The Icy Dock MB982SPR-2S (or to give it its full name: the Icy Dock MB982SPR-2S Full Metal Dual 2.5in to 3.5in SATA HDD & SDD Converter with RAID for PC & Mac Pro – which must surely be a record) is an intriguing device for Mac Pro owners.

Essentially it is a 3.5in metal caddy that fits into a Mac Pro hard drive slot, and inside is space for two 2.5in hard drives (the type normally used in laptops). It features a built in hardware RAID system enabling you to combine the two hard drives into one single drive that is recognised by the Mac Pro.

Although it’s possible to use any kind of 2.5in drive, we imagine that its primary use will be to add twin SSD (Solid State Drives) units to a Mac Pro. Most SSD drives are sold in the smaller 2.5in format, and are designed to fit in laptops not desktops.

But SSD drives offer a massive performance boost so are as much of interest to Mac Pro owners as they are to laptop owners. Indeed, Apple started adding them to its soon-to-be-extinct Xserve systems as boot drives alongside the regular hard drive, and SSDs are sold as an option on many Macs.

The Icy Dock MB982SPR-2S  is also interesting because it enables you to double the number of hard drives you can add (up to eight in total in the four bays).  And because it has hardware RAID you don’t have to rely on the software solution provided in Mac OS X.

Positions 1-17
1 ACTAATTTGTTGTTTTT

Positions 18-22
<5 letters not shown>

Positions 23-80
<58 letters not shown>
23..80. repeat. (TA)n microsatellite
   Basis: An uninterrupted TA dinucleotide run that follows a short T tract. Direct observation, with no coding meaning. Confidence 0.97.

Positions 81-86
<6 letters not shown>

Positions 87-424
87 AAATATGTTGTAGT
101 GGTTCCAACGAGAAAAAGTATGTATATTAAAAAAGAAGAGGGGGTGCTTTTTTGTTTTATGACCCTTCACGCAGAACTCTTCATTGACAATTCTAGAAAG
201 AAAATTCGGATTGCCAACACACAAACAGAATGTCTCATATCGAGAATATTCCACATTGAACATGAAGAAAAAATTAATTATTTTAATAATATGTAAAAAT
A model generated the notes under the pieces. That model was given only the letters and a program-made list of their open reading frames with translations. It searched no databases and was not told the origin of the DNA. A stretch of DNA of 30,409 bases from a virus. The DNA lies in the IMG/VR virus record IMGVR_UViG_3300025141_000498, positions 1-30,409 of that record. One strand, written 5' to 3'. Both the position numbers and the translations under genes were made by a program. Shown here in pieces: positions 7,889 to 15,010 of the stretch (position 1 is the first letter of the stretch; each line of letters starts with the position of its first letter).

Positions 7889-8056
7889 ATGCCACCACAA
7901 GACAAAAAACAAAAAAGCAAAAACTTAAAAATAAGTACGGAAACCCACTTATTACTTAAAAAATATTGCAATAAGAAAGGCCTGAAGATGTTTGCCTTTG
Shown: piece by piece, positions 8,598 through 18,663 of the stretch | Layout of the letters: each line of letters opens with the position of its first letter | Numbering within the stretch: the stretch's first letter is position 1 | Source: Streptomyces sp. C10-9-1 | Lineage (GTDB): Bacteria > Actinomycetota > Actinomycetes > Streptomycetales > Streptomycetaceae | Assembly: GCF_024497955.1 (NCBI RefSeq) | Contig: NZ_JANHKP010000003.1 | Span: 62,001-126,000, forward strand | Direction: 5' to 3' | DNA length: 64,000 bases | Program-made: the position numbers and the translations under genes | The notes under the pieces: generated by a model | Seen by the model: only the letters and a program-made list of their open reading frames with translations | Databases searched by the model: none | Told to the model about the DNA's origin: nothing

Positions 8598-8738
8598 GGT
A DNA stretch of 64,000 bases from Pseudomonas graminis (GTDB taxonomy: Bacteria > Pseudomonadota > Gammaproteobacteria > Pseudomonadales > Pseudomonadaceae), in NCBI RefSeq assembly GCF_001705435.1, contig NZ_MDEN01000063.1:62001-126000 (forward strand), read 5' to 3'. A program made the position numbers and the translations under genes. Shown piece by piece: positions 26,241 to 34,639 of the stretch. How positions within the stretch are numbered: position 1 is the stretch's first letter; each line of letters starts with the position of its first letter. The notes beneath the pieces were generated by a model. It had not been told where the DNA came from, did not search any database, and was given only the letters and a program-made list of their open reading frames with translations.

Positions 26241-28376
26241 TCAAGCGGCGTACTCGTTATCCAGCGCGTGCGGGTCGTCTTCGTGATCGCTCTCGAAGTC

The key advantage, though, is that you can stripe together two SSD drives to provide even faster performance than a single SSD drive would provide (which would be in itself far faster than a regular spindle drive).

Of course, if you’re going to place two SSD drives into a computer you need to think about cost. Although SSDs have dropped in price dramatically, they still start at around £100 for a 64GB drive and go up to a whopping £1,000 for a 512GB (with a 256GB drive in the middle around £450).

Typically the idea is to place the Mac OS X boot installation and applications on the SSD drive and then all your documents (video, photographs, iTunes folder and so on) on a regular hard drive. The SSD provides the speed; the regular hard drive the space.

If you take this approach you can use the Icy Dock to combine two small 64GB drives to provide 128GB of space for the Mac OS X boot drive, and use your regular hard drive as a second drive for storage.

We tested the Icy Dock with two Kingston SSDNow V+100 64GB drives (with a SRP of £100 each). We used AJA System Test to monitor performance and cloned Mac OS X using SuperDuper from the regular hard drive (a stock Western Digital included with the Mac Pro) to the new Icy Dock setup.

So how much faster is it? The stock hard drive provided a write speed of 43.4MBps and a read speed of 43.7MBps. The Icy Dock SSD combo provided a read speed of 247.2MBps and a write speed of 243MBps.

That’s a 547 per cent performance gain from two £100 drives and £70 caddy; certainly nothing to be sniffed at. The read speed is actually fairly typical of a single SSD inserted directly into the Mac Pro, but the write speed is roughly double that of a solo SSD drive.